Why are we doing this?  More and more the answer is, "Because we can!".  It can be physically demanding and uncomfortable at times but it comes with it's rewards. 

January 31, 2003

Simpson's Bay, Sint Marrten & Saint Martin, Netherlands Antilles  N 18.0195   W63.0587


Heading South


Before heading South and more correctly for this leg east,  we made one last swing through the BVI searching for anchorages we had not yet visited.   One night we had the occasion to eat at Ivan's barbecue a small place on Jost Van Dyke in White Bay. The floor is sand and in these out of the way places each restroom has a little saying on the wall that goes something like, " In this land of fun and sun, we don't  flush for number one.  But we don't mind at all if you flush if you do a number two." This is of course an attempt to conserve water which can be expensive. The meal this evening was served family style and Elvis from Bequia was the evenings entertainment. Elvis plays a steel drum and has an electronic backup and can sing for twenty to thirty minutes straight. It is an amazing feat. Not that anyone can understand what the words are but the question is how can he go that long without a beer.  Thirty two people were signed up for dinner that evening and we found ourselves seated next to young retired physicians from Seattle.  It was their second trip to the BVI, the first one being some thirty years earlier. They are very active in charitable work and have a keen sense of the environment.  As the evening progressed we started talking about our favorite anchorages.  They recommended a rather small anchorage on Guava Island call White Bay.  Many islands have a white bay but this island was privately owned and therefore there were no restaurants or bars and it was not allowable to hike the island although a few people were using the beach.  Anchoring was difficult until we caught some rocks and probably a coral head.  We had tried to avoid injuring any coral and followed the recommended location.  In diving the anchor later I found that we were wrapped around a large coral formation and this shortened our rode by half the 150 feet we had put out. A two foot sea turtle lumbered on the bottom and remained close by the boat.  We had seen turtles before but this one appeared unencumbered by our presence and went about its business below our boat whether we were swimming around or not.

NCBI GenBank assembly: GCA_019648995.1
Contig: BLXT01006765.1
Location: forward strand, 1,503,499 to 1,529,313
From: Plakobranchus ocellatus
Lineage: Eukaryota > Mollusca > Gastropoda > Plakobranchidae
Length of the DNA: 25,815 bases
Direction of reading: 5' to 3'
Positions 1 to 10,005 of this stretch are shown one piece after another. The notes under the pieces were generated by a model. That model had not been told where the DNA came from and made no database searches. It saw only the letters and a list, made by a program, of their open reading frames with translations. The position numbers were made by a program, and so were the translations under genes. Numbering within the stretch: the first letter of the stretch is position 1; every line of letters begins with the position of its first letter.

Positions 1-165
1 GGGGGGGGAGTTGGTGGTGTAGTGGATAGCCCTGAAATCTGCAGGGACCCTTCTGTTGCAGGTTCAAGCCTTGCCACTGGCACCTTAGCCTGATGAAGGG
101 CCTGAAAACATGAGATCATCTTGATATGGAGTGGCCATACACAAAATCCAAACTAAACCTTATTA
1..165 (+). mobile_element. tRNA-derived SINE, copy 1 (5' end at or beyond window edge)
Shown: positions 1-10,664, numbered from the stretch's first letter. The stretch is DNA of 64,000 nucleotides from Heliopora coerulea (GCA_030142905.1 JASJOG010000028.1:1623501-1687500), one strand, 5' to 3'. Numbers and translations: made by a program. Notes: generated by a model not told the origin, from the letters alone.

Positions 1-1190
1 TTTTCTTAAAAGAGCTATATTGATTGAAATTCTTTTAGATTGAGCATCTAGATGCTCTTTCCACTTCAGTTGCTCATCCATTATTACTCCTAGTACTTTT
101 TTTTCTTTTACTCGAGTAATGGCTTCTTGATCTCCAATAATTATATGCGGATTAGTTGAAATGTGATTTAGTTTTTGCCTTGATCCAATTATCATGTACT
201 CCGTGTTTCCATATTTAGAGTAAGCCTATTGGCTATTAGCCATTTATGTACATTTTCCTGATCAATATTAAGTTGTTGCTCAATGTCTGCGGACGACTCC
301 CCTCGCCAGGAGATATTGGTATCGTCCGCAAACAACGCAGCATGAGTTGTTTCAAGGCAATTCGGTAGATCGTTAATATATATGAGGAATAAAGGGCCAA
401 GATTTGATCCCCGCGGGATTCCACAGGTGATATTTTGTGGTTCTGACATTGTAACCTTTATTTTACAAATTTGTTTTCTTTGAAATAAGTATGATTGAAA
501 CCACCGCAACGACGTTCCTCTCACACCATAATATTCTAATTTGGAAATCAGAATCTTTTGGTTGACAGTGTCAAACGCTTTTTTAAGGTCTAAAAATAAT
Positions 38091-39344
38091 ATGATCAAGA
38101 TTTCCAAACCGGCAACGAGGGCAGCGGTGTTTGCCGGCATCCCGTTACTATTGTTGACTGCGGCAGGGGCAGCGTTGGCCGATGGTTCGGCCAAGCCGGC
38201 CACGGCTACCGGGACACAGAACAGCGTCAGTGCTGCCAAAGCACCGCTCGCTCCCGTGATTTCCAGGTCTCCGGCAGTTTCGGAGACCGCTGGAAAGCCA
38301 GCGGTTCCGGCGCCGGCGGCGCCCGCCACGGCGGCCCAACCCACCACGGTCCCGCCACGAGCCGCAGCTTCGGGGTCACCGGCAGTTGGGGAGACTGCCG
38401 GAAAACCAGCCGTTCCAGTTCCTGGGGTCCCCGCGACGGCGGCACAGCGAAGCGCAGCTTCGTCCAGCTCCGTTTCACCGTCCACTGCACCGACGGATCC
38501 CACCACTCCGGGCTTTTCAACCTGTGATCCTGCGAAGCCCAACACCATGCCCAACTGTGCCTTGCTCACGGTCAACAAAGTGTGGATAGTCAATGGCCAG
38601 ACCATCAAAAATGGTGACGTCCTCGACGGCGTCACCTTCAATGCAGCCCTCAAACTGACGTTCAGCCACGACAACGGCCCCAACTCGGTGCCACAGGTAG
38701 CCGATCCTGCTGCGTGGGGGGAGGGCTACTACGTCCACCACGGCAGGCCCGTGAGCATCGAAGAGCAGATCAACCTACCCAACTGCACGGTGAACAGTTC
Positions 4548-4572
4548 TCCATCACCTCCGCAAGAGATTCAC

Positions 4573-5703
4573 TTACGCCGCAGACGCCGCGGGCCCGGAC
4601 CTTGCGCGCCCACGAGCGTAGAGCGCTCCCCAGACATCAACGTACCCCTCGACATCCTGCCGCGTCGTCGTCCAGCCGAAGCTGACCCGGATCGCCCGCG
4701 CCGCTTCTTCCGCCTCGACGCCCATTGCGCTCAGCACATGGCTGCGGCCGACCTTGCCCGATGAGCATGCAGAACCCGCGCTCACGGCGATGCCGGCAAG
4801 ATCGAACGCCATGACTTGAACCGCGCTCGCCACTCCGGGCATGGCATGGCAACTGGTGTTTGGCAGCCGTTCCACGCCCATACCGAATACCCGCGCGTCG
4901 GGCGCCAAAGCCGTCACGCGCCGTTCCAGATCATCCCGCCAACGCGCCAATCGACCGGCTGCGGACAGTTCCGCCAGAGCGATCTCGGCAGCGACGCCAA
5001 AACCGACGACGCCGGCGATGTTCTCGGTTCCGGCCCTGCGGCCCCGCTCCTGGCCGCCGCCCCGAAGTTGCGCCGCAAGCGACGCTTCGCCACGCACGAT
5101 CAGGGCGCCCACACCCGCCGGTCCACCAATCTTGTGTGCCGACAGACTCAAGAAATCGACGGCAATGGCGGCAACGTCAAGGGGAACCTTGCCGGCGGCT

That evening around seven fifteen we saw iridescent reef creatures surface from the water by the dozens with green luminous spots about a half inch in length.  The water looked like a field of  fireflies only composed of brighter and larger creatures.  Some of the spots would explode and form lighted glowing circles about a foot in diameter as the other smaller now brighter spots would race for the center.  Many were right next to the boat and although it was difficult to tell it appeared as if our boat was  anchored just in the right spot to view this star like display.  The  waterborne display  lasted only fifteen minutes.  As the moon came up the creatures were gone.  We decided to stay another night and at about the identical time the show got underway.  Of course we were unable to take pictures of this phenomena but maybe that's just as well.  We have asked around and now believe that the show was put on by jellyfish releasing spores for reproduction purposes.  This may have given us pause on our swim the following day had we known.